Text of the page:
For those of us who were educated in the American school system, we all had to study American history. In our history classes we learned about the founding fathers, their ideas and how they led the American Revolution. We also learned about the Civil War and how the institution of Slavery was finally dismantled. We learned about the Industrial Revolution, World War I, the Great Depression and World War II. And we probably made a few stops at other wars and events along the way that most of us forgot.
In short we learn about the military, economic and industrial history of America, but how many of us ever learned much about our nation's philosophical history?
And yes, we do have one.
The American nation is a fascinating experiment in philosophy. America was part of “The New World” and the people who first arrived here (and for the purpose of this short discussion I will leave the issue of the Native Americans aside) found themselves in a struggle for survival. The consciousness that emerges in those on the frontier is part of the bedrock of the American mindset.
On the frontier what is most important is what you can do; knowledge is useful because of what it can help you accomplish. In this atmosphere philosophy tends to be a luxury. And so deep in the American psyche there is an anti-philosophical and anti-intellectual bias. As Americans we pride ourselves on being can-do, no-nonsense, straight-shooters, but not necessarily as complex and profound thinkers.
Then came “The American Founders” – Benjamin Franklin, Thomas Jefferson, John Adams, George Washington, James Madison, etc. These men were fueled by the exciting new ideas that had exploded through French thinkers especially Jean-Jacques Rousseau, and the European Enlightenment in general. They had new thoughts about the powers and rights of the individual and how society should be built by and in service of individuals, not a ruling class that lorded over it.
So into the frontier consciousness you add the philosophy of the enlightenment and you get the impossible event of a successful American revolution. Still, as proud as Americans may be of the events that brought this country into existence we remain surprisingly unaware of the development of our philosophical ideas since that time.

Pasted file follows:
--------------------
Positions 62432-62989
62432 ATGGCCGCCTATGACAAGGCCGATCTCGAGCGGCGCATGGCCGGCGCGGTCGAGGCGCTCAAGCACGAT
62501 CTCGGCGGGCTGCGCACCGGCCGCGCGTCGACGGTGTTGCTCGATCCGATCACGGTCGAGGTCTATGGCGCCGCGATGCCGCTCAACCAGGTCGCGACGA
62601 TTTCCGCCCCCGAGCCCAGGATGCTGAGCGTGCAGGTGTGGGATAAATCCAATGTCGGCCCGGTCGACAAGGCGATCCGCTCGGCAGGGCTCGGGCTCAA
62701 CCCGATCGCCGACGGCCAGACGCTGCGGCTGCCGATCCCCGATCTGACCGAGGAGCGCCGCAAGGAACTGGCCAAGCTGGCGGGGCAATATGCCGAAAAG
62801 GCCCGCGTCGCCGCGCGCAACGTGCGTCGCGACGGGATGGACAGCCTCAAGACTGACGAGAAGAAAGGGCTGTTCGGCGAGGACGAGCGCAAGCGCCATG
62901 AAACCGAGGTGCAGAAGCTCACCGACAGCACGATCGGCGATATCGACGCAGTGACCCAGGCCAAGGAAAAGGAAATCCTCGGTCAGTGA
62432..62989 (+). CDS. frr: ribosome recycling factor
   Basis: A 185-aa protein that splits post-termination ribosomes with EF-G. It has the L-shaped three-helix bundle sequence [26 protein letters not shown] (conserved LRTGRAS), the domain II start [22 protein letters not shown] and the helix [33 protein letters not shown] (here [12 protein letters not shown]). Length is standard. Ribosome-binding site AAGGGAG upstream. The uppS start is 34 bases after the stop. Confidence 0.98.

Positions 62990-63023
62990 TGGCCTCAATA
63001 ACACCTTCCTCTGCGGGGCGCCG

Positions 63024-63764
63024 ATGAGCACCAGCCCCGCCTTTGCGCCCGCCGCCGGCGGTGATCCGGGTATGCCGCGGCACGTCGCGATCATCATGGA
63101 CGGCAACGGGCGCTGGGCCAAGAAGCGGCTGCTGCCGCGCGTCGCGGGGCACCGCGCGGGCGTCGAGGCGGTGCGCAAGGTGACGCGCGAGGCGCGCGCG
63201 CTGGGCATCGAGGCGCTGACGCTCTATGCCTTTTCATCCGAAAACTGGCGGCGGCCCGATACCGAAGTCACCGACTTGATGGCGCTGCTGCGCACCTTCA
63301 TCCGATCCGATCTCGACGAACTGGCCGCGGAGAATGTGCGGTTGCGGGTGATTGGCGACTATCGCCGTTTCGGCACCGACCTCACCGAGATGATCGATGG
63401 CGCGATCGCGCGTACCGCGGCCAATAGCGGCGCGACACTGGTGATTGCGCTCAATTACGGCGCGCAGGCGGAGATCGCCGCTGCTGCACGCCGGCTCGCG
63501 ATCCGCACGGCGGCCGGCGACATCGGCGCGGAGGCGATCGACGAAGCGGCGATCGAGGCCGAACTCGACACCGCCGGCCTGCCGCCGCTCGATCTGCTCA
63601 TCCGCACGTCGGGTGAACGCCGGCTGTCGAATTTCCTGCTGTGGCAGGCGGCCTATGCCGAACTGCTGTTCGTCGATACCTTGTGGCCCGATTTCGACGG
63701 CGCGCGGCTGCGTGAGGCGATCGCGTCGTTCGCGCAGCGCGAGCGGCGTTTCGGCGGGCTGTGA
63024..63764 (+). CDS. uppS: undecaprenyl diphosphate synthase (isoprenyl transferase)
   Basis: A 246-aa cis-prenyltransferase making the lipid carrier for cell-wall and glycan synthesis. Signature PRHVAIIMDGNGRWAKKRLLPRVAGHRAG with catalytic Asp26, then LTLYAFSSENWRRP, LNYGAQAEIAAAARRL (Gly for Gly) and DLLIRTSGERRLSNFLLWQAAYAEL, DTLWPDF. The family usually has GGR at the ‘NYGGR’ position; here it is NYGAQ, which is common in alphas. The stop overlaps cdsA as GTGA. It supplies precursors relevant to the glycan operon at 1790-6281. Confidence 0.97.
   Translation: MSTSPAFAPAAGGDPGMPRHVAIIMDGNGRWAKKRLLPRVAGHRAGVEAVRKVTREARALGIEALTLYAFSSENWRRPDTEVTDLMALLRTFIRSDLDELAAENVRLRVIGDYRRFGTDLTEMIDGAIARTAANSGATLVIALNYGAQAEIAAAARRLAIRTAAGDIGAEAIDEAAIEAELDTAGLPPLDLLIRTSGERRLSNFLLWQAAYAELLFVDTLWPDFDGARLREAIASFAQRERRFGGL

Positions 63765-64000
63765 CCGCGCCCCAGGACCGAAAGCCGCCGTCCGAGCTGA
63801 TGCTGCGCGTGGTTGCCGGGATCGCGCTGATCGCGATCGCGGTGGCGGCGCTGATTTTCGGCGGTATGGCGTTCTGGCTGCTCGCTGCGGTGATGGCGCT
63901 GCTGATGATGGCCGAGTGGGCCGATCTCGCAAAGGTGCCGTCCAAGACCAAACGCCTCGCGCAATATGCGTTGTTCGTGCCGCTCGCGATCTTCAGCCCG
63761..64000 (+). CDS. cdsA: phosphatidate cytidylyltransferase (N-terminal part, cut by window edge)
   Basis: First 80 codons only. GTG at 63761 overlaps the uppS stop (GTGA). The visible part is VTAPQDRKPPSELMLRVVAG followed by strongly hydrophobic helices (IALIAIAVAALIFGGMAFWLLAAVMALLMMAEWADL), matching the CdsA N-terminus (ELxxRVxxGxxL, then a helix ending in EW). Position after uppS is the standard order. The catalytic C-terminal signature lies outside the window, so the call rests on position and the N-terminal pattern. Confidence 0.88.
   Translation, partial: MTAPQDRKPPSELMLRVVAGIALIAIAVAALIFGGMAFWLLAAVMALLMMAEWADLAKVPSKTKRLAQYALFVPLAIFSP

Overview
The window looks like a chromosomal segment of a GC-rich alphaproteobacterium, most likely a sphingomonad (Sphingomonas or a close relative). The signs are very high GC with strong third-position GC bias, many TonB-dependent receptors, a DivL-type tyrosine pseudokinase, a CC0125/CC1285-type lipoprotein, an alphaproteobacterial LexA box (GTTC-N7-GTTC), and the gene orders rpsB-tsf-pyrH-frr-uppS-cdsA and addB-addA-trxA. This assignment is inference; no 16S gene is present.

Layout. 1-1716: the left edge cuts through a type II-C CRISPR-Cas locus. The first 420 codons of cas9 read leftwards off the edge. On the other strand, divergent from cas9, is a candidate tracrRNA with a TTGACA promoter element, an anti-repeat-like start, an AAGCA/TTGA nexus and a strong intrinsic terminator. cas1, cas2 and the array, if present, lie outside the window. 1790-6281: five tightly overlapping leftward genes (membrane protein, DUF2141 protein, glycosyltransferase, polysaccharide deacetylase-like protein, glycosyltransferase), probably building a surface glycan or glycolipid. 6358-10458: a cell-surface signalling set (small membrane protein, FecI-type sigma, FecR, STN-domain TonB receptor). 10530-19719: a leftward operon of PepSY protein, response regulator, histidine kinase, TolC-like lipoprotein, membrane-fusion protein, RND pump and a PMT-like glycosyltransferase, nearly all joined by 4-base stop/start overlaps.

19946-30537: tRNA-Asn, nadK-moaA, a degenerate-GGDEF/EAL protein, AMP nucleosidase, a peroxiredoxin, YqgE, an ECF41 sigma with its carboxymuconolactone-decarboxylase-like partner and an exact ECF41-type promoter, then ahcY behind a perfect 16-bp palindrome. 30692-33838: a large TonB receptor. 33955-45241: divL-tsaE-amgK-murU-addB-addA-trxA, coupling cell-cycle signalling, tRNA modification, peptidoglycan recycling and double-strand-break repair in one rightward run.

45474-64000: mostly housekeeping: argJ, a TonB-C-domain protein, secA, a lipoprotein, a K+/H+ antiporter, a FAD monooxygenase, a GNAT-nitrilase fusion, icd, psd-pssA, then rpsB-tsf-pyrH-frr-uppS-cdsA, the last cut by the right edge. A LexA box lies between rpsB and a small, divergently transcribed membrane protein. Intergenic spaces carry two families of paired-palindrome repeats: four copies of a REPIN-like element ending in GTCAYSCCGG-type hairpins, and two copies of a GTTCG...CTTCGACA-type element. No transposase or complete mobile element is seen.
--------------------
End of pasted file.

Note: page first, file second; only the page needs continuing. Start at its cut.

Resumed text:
After the American Revolution it is probably true that for the majority of people philosophy revolved around the frontier philosophy of utility and common sense. This philosophy is captured perhaps most notably in the pithy sayings penned by Benjamin Franklin such as: a penny saved is a penny earned; early to bed, early to rise makes a man healthy wealthy and wise; etc. Others, who had the luxury and the interest to explore philosophical ideas may have studied the great works of European thinkers and translated and interpreted those ideas for America.
But something else started to happen as well – a genuine American philosophy began to form in the hearts and minds of a few ingenious and inspired individuals who had the courage to break from the ideas of Europe and carve out a way of looking at the world that had a uniquely American flavor.
The story of how those ideas developed and the people who developed them is fascinating and profound. The ideas themselves sit deep in the consciousness of all Americans – they are part of our inherited collective perspective on life. Sometimes they lead to our most noble acts and other times to actions either by individuals or by our nation that most of us would agree represent far less than our most noble aspirations. The filter of our culturally inherited values and ideas can be an asset or a liability depending on the circumstances we find ourselves in, but we must be aware of that filtering mechanism before we can tell the difference.
What every American needs to know about American Philosophy is that we have one. That it is rich. It is complex. It can be either an asset or an obstacle. And most importantly that it is already a part of who we are and how we think. If we strive to understand it we will be in the best possible position not only to use it, but also to develop it toward more and more splendid forms.
This blog is devoted to an ongoing exploration of that genuinely American Philosophy; how it developed, how it can be seen in action (good and bad) today, and how we can make much better use of it by understanding it deeply and putting it into conscious service of our highest ideals.